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Day #3 – Peas & Beans

day3_beforeToday was glorious day – an abrupt and shocking change from the cold rain during the week. We decided to address the one corner of our large, round planting bed that hadn’t been entirely destroyed during construction. The northern half will require some recovery work but this little corner requires only surface reclamation. We wanted to get as much of it done in 20 minutes as possible so we could go off and enjoy a bit of that sunshine in other ways.

The Plan: Snow Peas and pole beans. We chose beans and peas because they can tolerate cold soil. In fact, I think that peas really enjoy cool soil so our only chance at them comes early in the season. They also do particularly well if inoculated with “rhizobial bacteria” It’s also good for garden peas, sweets peas, beans, lima beans cowpeas and peanuts. This is one of those fascinating bits of biological teamwork between some microbes (I think Rhizobium leguminosarum vicaeo and phaseoli and bradyrhizobium) and the roots of the above mentioned plants. Together, the plants and bacteria work especially well to take nitrogen from the atmosphere and change it into the kind of “fixed” nitrogen that plants use. We try to move the beans around from year to year to let them add that nitrogen to other areas. But I’ve heard that if you continually grown beans or peas in a certain area that you’ve inoculated with rhizobial bacteria that the bacteria will continue to live there year after year.

The particular varieties we planted this year were “Oregon Sugar Pod” snow peas (from Burpee Organic) and “Kentucky Wonder” pole beans (from the organically grown “Source of Nature line from Ferry-Morse.) Since the beans expired in 2004 and the Peas in 2005, we just sowed them extra thickly. (Don’t worry. We’re not fanatically organic. Just what you could call “pragmatically organic.” I’ll get around to explaining that at some point.)

The Work: Our big round planting bed is usually divided into 12 evenly sized pie-wedge shaped areas. We figured we could get one of them planted up in 20 minutes.

I didn’t till up the soil for a couple reasons. First, the soil right here really doesn’t need it because it’s been in cultivation for several years. Second I really didn’t want to till it up because after a could days of rain, any digging would have screwed up the soil structure. Ideally soil should be like chocolate cake. When I first turned over the soil in this back yard ten years ago, it was more like chocolate fudge: dark clay, nearly impenetrable with a spade, a substance that flowed back into itself when it was turned over. After a few years of cultivation, of compost and mulch, it’s coming along nicely and I don’t want to jeopardize that.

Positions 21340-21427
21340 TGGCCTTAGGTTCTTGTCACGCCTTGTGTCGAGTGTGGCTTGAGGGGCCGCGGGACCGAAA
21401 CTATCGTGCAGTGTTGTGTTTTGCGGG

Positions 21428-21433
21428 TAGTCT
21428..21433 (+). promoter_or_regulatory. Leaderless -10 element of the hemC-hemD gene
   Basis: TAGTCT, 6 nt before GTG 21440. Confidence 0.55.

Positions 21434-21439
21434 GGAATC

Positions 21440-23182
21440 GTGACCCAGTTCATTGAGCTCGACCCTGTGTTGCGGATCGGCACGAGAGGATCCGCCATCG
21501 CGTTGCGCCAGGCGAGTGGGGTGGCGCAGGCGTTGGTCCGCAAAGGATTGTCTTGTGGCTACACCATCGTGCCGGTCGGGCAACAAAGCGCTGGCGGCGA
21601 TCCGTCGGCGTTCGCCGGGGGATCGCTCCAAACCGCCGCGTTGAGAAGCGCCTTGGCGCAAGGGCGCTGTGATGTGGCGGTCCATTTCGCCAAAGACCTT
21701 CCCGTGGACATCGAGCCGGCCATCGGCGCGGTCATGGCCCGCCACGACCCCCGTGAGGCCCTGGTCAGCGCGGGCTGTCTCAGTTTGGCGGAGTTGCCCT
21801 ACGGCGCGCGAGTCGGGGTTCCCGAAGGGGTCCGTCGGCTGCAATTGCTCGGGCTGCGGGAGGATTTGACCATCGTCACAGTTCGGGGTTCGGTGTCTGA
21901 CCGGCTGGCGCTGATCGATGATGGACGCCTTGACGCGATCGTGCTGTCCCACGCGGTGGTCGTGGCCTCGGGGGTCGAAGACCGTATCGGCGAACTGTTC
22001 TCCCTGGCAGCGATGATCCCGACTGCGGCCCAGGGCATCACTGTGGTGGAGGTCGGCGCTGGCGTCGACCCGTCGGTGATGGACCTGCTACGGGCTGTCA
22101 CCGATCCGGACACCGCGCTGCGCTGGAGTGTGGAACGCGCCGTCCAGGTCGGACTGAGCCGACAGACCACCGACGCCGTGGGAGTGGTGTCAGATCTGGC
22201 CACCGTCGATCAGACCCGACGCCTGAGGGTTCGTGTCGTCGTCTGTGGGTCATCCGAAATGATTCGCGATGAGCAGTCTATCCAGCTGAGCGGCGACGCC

Plus who the heck wants to till more than absolutely necessary? It’s hard work!

Normally, I soak the pea and bean seed for a couple hours then roll them in the bacteria before planting so they’re just coated. However, I had forgotten to soak the seed. The little package of bacteria said that it treats up to 8 lbs of seed but… alas it also said to use before Dec of 06, roughly four months ago. So we used it MUCH more generously than usual, splitting the package evenly among the holes.We grow pole beans exclusively. One reason is because we have a relatively small yard and it’s good way to squeeze a little more harvest from the limited square footage. Another reason is that pole beans require a structure to grow on and our yard is a bit boring without some some vertical interest. The third reason is that when I was a kid I remember harvesting long rows of bush beans when I would have much rather been doing other things. Even though the actual rows couldn’t have been more that 30 or 40 feet, they felt like MILES. I like fresh beans but not if it means bending over to get them.

Once we set the timer, Jan got the 10 foot bamboo poles while I got the ladder. We sunk one end of the poles in the soil and then collected the other ends into the terra cotta tripod top. I had saved the twine from the bales of straw we spread on the exposed ground around the construction so I tied together these four lengths of baling twine and looped them around the poles for the cross lines.

When the timer went off we were amazed. Jan said “We must have done something wrong because it didn’t fall over and nobody yelled at anybody.” It was true. Knowing we only had 20 minutes kept us very focused. We had planned out exactly the area where we would work and had pretty good ideas about what we would accomplish. We knew (or had pretty good ideas) where the items we needed were in the barn– if for no other reason than we had recently put them there.

This 20 minute scheme just might work!

Posted in • Growing.